Automated vehicles are becoming more common, which leads many to wonder what happens in the event of an accident. Who is responsible? The answer will vary depending on the details of each crash, but some general discussion about liability and self-driving vehicles is informative.
What do we know so far?
Thus far, self-driving vehicles are generally held to the same standards as regular vehicles. If the vehicle is involved in an accident and the crash was the result of negligent or reckless behavior, liability exists. But this is where it gets complicated — who bears that liability?
Although a handful of these accidents have already happened, the manufacturing companies behind the vehicles have opted to settle the cases outside of court. This means these cases have not moved forward through our court systems, so we do not have previous cases to provide guidance. However, it appears that the three options that hold true for a traditional accident will also apply when the accident involves an automated vehicle. They include:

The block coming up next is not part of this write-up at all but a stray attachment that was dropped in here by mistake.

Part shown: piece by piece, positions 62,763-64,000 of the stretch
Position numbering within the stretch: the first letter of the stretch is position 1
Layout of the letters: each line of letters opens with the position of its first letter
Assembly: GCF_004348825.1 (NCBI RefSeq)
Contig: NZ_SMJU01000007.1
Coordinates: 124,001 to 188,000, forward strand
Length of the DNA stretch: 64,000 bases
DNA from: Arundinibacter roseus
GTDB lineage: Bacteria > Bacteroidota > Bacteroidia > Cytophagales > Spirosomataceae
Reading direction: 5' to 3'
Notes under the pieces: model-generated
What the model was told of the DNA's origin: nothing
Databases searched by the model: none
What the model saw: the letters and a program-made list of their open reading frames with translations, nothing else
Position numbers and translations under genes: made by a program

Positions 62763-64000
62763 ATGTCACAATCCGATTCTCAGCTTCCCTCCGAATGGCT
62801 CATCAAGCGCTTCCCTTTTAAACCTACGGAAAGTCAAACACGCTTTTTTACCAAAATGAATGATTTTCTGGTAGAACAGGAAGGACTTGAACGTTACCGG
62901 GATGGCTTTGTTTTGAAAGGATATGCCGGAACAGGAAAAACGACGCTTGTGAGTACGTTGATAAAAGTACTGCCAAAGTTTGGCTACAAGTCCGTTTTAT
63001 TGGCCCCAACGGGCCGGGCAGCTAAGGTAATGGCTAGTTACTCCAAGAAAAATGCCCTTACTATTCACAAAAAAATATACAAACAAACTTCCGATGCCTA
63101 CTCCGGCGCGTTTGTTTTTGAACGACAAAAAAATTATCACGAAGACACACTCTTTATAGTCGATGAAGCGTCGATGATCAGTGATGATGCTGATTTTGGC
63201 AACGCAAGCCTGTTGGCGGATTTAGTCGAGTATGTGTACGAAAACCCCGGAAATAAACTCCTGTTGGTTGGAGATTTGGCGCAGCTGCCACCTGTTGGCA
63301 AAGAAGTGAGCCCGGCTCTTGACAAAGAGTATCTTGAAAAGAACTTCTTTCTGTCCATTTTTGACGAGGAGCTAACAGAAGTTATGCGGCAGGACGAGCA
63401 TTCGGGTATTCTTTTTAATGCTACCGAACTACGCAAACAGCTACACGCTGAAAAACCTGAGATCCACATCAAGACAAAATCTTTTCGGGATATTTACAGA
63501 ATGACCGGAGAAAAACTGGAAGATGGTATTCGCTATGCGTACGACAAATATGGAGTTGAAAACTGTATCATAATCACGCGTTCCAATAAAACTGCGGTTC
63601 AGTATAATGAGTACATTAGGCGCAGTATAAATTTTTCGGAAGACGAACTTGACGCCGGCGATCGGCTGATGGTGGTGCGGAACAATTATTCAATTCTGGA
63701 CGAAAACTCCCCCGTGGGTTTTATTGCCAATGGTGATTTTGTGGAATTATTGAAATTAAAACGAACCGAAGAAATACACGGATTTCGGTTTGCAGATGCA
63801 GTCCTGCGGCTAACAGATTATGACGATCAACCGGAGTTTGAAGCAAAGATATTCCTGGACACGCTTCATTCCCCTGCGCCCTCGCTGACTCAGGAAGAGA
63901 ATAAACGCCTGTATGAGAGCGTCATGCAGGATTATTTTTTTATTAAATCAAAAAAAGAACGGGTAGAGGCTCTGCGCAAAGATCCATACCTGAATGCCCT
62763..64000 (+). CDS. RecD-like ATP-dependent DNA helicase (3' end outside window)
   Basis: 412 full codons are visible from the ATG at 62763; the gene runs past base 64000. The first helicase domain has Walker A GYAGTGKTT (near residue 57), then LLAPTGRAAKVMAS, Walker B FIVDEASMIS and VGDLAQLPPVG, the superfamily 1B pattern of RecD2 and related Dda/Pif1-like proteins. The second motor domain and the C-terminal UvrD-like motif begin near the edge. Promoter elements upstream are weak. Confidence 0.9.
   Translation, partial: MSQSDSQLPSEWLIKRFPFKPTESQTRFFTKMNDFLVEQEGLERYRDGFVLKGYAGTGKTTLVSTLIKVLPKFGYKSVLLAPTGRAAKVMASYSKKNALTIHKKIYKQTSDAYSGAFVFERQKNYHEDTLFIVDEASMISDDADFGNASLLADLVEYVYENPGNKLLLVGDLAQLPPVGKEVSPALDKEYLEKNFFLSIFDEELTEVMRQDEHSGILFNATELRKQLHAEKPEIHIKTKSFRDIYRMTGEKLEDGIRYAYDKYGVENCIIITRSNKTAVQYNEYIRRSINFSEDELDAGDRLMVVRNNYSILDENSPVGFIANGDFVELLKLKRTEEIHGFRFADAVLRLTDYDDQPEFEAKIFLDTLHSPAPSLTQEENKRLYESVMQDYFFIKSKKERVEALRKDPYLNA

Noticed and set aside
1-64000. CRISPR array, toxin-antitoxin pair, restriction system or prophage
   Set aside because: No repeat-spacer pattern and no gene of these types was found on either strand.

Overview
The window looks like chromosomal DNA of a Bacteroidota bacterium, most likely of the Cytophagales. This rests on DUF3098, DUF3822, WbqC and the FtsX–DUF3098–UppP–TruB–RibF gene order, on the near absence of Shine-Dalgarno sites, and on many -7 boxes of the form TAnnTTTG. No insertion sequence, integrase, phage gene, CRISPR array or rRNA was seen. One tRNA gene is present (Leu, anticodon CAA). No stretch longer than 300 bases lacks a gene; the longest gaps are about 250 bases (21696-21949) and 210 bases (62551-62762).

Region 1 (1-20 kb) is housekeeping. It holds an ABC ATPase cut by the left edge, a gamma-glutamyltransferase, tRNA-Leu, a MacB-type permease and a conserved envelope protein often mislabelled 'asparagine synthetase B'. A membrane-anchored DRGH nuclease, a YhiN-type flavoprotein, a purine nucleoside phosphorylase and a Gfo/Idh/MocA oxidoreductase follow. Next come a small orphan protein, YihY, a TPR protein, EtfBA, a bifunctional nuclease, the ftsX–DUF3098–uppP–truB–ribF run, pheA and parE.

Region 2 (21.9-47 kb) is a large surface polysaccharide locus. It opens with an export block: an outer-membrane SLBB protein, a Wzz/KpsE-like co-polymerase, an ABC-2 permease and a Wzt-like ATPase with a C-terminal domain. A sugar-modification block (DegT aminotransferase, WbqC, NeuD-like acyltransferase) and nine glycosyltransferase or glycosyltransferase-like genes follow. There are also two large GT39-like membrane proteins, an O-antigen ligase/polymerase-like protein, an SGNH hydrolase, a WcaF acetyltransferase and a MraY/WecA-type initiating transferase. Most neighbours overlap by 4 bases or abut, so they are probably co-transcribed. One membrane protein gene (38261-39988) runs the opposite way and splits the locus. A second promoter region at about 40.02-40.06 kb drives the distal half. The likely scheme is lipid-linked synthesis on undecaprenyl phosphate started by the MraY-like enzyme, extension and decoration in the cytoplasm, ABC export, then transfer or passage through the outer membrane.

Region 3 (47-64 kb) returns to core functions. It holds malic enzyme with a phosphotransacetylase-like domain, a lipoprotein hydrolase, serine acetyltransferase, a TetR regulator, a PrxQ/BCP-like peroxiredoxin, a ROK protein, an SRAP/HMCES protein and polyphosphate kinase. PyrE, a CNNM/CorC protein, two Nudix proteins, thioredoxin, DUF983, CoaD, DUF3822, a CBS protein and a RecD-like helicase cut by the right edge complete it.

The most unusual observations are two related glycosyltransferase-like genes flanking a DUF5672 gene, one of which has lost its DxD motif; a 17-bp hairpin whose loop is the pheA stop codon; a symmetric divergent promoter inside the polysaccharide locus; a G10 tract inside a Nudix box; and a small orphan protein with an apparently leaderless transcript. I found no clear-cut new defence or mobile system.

1) The driver. Cases often start with a review of the driver’s actions before and during the time of the crash. Were they paying attention and obeying traffic laws? Or were they distracted, driving too fast or otherwise negligent?
2) The owner. Even if someone else is driving, the owner of the vehicle could be responsible for the accident. This can happen in a number of situations, like if an owner lets someone drive when they know that person was not able to drive safely either because they were too young or drunk.
3) The manufacturer. The manufacturer of the car can be responsible if there is a defect with the vehicle.
Whether open to a settlement or looking to go through litigation, it is important to know that you do not have to go through the process alone. You can get professional help to advocate for your interests, giving you more time to focus on healing and getting on with your life.